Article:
5. Gluttony = “Converting too many data into too many dashboards”

gluttony

In the age of big data, numbers and figures are cheaper and easier to come by. But like fast food, we must be vigilant in how we consume them. If your boss asks you for a quarterly report, don’t cram every semi-relevant statistic you can find into the report. Instead, try to identify your KPI’s- key performance indicators. Focus on the statistics that matter most. The ones that will resonate and impact change.

Also, try to find a way to make the data zing! Get creative! Your boss may not be moved by bar charts and line graphs, so it important to put the human back into the data. In the book Switch: How to Change Things When Change is Hard, the authors describe a fascinating example of a data analyst who discovered that his company was wasting money and he wanted to put a stop to it. They were buying gloves from different manufacturers rather than cutting costs through buying in bulk. In lieu of creating a humdrum powerpoint presentation, the individual purchased all the different types of gloves and stickered them with their varying price tags. When the executives came in and saw this glaring visual representation of their mistake, they were quick to fix the error.

6. Wrath = “The data overlord knows best, leave logic at the door”

wrath

I’m putting this under wrath, because this issue never fails to make me angry. Attention everybody, statistics isn’t about plugging data into computers and letting them do all the work. There is critical thinking involved. There is a need for humans. Though we use p-values and t-tests in different analyses across different domains, each project has its own nuances and contextual factors that need to be understood. And as of now, even the most sophisticated computers can’t do it all.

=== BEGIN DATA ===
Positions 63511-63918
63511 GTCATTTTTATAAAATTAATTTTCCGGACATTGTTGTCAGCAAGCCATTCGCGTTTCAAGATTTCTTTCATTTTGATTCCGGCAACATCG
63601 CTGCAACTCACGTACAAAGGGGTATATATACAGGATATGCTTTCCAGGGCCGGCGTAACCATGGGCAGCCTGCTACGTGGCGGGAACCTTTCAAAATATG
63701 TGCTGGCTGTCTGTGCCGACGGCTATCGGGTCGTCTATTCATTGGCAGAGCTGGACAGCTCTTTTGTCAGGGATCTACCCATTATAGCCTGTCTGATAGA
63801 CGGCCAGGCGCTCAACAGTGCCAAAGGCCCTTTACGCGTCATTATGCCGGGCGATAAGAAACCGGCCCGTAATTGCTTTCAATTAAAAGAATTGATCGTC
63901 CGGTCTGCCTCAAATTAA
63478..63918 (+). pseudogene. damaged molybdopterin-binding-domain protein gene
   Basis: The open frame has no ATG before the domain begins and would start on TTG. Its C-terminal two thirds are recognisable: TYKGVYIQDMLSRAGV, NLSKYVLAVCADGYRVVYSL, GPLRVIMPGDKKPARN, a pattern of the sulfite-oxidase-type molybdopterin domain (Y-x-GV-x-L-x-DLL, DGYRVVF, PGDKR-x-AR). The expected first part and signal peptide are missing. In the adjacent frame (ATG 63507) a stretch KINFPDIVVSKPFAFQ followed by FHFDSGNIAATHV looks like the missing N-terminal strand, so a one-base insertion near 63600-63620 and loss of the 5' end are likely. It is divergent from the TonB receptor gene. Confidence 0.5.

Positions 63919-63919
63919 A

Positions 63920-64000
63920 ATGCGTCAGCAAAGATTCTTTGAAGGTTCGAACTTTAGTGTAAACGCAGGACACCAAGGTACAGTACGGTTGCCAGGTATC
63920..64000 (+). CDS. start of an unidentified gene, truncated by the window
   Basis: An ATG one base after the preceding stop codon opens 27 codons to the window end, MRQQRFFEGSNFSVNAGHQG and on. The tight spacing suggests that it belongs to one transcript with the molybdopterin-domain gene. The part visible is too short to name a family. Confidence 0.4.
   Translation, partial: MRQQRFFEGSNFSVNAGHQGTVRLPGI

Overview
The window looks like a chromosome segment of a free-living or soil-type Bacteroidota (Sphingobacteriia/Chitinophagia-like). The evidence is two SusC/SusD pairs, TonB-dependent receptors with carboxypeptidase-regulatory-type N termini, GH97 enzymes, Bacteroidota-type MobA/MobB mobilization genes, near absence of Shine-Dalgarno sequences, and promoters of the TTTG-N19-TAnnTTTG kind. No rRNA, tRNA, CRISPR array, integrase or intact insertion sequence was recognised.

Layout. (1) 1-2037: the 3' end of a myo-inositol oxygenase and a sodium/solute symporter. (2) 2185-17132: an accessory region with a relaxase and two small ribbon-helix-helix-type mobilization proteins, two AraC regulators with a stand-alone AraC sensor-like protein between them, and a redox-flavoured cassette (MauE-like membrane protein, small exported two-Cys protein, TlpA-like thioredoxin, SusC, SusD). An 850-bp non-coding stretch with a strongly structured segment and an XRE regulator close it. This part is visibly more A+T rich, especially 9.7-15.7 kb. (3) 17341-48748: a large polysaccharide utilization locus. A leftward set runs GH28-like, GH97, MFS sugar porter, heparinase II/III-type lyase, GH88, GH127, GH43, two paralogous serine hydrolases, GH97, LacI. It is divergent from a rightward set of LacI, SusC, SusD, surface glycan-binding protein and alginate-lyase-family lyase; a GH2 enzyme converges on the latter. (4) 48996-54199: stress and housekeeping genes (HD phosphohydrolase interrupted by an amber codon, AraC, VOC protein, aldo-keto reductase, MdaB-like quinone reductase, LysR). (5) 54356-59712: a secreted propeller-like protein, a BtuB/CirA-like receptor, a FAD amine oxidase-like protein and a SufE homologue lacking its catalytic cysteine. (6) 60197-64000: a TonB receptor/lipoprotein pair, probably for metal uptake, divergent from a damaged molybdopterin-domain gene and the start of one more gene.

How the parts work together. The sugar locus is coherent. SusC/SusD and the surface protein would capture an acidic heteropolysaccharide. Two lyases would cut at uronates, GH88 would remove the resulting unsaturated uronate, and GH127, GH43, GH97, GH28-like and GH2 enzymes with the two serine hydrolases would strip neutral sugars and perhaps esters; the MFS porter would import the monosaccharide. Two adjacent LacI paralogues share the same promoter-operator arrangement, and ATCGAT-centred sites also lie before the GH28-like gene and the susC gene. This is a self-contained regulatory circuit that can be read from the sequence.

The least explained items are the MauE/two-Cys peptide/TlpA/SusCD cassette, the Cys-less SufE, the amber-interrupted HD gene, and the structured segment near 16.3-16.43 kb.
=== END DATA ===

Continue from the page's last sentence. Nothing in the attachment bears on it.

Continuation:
If you have a large enough sample size, you can find statistical significance pretty regularly. But that doesn’t mean your results are necessarily meaningful. It is important to think critically about the degree of difference in your results. A 5 point difference in average SAT score between males and females may prove to be statistically significant, but would that difference be enough to claim definitively that one gender is superior in filling out bubbled scantrons? Alas, if you have a large sample size, you might want to lower your p-value and set higher standards for statistical significance.

7. Envy= “Coveting Thy Neighbor’s Data”

envy

Even we humble statisticians are prone to be a little jealous at times. We may wish to replicate our competitor’s success. We may desparately yearn to meet industry benchmarks. But, in doing so, it is important to recognize that we may be setting unrealistic goals.

When we perform analyses, it is important to be as objective and impartial as possible. Strategies that are effective with your competitors may be ineffective with your particular clientele. If we do not check our biases at the front door when beginning research, we run the risk of following false trails and getting misleading results. You should let yourself be surprised by the data and be comfortable with reaching unexpected conclusions. Let the data point you in the right direction. Don’t simply copy your competitors.

Surely, there are other sins and vices that may tempt even the most virtuous of statisticians. But by steering clear of these follies, we can ensure that our work will be found favorable in the eyes of God. And by God, I mean Nate Silver.